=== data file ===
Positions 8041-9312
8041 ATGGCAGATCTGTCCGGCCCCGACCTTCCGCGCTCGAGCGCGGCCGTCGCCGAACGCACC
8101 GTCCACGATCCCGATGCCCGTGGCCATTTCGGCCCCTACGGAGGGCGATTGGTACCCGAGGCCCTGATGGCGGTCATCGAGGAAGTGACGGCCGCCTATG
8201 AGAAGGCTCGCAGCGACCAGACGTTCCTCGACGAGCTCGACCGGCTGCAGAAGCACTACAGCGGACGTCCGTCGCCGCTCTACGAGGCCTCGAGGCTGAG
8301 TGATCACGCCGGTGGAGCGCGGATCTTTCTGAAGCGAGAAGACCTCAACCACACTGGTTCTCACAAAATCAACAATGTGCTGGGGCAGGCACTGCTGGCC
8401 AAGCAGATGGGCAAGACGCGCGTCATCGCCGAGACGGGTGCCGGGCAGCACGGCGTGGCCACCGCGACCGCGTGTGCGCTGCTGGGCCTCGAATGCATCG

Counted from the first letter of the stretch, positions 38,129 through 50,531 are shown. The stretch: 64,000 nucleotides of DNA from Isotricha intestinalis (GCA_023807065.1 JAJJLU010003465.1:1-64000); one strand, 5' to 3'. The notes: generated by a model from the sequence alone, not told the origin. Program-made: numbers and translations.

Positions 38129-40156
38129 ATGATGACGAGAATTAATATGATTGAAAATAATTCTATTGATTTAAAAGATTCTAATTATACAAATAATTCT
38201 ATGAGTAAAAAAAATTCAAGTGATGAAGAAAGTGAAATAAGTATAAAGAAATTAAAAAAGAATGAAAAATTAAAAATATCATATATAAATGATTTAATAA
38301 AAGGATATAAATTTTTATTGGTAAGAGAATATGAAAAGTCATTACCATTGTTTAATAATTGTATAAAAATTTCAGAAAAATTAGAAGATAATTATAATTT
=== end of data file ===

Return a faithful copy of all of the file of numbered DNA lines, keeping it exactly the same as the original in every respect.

Positions 8041-9312
8041 ATGGCAGATCTGTCCGGCCCCGACCTTCCGCGCTCGAGCGCGGCCGTCGCCGAACGCACC
8101 GTCCACGATCCCGATGCCCGTGGCCATTTCGGCCCCTACGGAGGGCGATTGGTACCCGAGGCCCTGATGGCGGTCATCGAGGAAGTGACGGCCGCCTATG
8201 AGAAGGCTCGCAGCGACCAGACGTTCCTCGACGAGCTCGACCGGCTGCAGAAGCACTACAGCGGACGTCCGTCGCCGCTCTACGAGGCCTCGAGGCTGAG
8301 TGATCACGCCGGTGGAGCGCGGATCTTTCTGAAGCGAGAAGACCTCAACCACACTGGTTCTCACAAAATCAACAATGTGCTGGGGCAGGCACTGCTGGCC
8401 AAGCAGATGGGCAAGACGCGCGTCATCGCCGAGACGGGTGCCGGGCAGCACGGCGTGGCCACCGCGACCGCGTGTGCGCTGCTGGGCCTCGAATGCATCG

Counted from the first letter of the stretch, positions 38,129 through 50,531 are shown. The stretch: 64,000 nucleotides of DNA from Isotricha intestinalis (GCA_023807065.1 JAJJLU010003465.1:1-64000); one strand, 5' to 3'. The notes: generated by a model from the sequence alone, not told the origin. Program-made: numbers and translations.

Positions 38129-40156
38129 ATGATGACGAGAATTAATATGATTGAAAATAATTCTATTGATTTAAAAGATTCTAATTATACAAATAATTCT
38201 ATGAGTAAAAAAAATTCAAGTGATGAAGAAAGTGAAATAAGTATAAAGAAATTAAAAAAGAATGAAAAATTAAAAATATCATATATAAATGATTTAATAA
38301 AAGGATATAAATTTTTATTGGTAAGAGAATATGAAAAGTCATTACCATTGTTTAATAATTGTATAAAAATTTCAGAAAAATTAGAAGATAATTATAATTT